Firefighters have issued a warning to Staffordshire residents following an increase in chimney fires across the county recently and a number of fires which have been caused as a result of poorly installed solid fuel burners.
"We are urging home owners to ensure they are using open fires as safely as possible and are not putting themselves at risk of fire."
Head of Risk Reduction, Glynn Luznyj
Firefighters from Hanley, Longton and Cheadle were called to a house fire on Meir Park on Monday evening at 4.10pm.
The incident involved a fire in a domestic single storey garage.
Firefighters wearing breathing apparatus tackled the fire using two hose reel jets.
The fire had started in a wheelie bin outside due to hot ashes that had been put in the bin. The ashes set the wheelie bin alight and the fire spread to a nearby garage.
Firefighters left the scene at 9.20pm.
At around 9pm on Monday evening fire crews from Sandyford and Burslem were called to a chimney fire on Duddell Road in Smallthorne.
The incident involved a chimney which was on fire and had started due to a poorly fitted wood burning stove. A combustible wood lintel used during the fitting had set alight and filled the room with smoke.
Firefighters left the incident at 9.46pm.
Head of Risk Reduction, Glynn Luznyj said: "Due to energy costs of gas and electric rising, more people are opting for open fires. We are urging home owners to ensure they are using open fires as safely as possible and are not putting themselves at risk of fire.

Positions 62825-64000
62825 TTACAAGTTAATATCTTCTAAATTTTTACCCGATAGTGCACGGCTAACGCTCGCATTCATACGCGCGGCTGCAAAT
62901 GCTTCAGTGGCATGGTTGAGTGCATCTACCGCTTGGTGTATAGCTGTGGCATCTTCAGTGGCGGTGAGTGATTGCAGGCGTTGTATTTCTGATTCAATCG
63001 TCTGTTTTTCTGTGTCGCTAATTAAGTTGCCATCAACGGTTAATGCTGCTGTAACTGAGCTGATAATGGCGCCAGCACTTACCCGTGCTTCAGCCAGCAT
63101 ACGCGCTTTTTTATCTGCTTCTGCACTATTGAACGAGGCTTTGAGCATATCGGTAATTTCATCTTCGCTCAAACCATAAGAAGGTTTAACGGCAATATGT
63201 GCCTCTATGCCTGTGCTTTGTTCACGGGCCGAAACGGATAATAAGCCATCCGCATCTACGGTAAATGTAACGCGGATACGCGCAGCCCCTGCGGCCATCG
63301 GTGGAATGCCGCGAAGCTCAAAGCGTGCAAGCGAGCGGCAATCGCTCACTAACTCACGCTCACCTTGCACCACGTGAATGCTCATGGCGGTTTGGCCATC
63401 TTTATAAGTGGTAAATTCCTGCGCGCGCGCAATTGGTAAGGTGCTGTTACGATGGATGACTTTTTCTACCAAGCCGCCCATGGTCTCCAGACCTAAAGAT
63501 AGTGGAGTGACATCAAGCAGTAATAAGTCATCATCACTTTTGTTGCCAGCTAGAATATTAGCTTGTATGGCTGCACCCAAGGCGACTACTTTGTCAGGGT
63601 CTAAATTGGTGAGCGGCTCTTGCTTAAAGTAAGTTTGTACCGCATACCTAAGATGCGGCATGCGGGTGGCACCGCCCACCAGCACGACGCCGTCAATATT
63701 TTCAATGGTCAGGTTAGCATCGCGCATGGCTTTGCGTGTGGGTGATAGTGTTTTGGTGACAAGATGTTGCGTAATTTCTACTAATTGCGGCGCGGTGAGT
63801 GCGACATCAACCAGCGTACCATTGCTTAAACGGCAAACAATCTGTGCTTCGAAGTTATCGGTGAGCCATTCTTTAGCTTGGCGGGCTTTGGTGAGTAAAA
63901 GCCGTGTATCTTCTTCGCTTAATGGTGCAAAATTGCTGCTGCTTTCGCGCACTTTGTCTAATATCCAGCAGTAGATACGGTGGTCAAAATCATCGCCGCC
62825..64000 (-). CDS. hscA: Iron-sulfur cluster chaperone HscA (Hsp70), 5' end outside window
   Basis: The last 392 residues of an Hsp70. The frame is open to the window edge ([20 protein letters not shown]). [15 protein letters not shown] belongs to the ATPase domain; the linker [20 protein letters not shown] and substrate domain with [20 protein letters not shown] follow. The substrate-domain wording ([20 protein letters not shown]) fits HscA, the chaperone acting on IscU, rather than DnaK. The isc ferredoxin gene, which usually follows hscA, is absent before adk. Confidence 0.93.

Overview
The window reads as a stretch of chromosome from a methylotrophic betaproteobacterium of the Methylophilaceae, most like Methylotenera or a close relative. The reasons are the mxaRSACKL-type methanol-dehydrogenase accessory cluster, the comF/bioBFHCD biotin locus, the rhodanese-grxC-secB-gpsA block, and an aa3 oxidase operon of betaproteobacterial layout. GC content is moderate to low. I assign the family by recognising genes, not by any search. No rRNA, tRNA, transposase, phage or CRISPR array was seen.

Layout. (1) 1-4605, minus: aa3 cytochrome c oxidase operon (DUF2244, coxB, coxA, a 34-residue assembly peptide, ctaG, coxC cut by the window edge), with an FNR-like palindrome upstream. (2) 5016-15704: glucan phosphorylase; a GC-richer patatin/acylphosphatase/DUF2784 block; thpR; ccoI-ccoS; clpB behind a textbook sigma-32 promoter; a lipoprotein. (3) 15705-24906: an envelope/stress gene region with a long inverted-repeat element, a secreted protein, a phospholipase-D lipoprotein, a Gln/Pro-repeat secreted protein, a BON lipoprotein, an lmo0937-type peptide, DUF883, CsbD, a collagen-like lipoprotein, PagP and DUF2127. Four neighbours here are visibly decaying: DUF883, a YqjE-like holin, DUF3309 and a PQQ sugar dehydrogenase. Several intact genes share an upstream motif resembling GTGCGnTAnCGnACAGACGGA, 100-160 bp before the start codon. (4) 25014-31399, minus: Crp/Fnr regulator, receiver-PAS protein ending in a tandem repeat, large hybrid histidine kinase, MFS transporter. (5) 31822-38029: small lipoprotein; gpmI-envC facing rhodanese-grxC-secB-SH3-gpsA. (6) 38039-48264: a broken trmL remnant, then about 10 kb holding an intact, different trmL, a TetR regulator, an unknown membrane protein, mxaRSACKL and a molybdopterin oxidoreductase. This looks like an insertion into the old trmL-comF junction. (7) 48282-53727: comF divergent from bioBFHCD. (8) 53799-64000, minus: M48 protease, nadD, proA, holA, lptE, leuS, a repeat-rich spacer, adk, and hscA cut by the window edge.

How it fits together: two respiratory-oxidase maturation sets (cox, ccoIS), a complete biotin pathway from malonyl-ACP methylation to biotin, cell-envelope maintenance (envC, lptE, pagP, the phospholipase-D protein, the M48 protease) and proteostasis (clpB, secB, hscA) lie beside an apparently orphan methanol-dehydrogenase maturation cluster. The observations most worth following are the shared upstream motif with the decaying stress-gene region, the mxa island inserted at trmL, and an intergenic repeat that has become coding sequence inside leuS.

"A spark or fire guard should always be placed in front of an open fire to prevent embers falling out onto the floor or carpet.
"Hot ash should never be put into wheelie bins and should always be placed into a metal container until it is properly cooled. Ash ideally should be left for a day to cool properly so even if you think it’s probably ok, put it into a metal container first and leave it in there just in case.
"We also recommend that fires and wood burners are properly installed by competent persons who are registered.
"Fortunately the occupants of the house in Burslem were awake and they noticed the fire. If they had been asleep the incident could have been far more serious as the room could have filled with carbon monoxide which could have killed them.
"We would also encourage people to make sure that they have working smoke alarms and carbon monoxide detectors fitted in the home."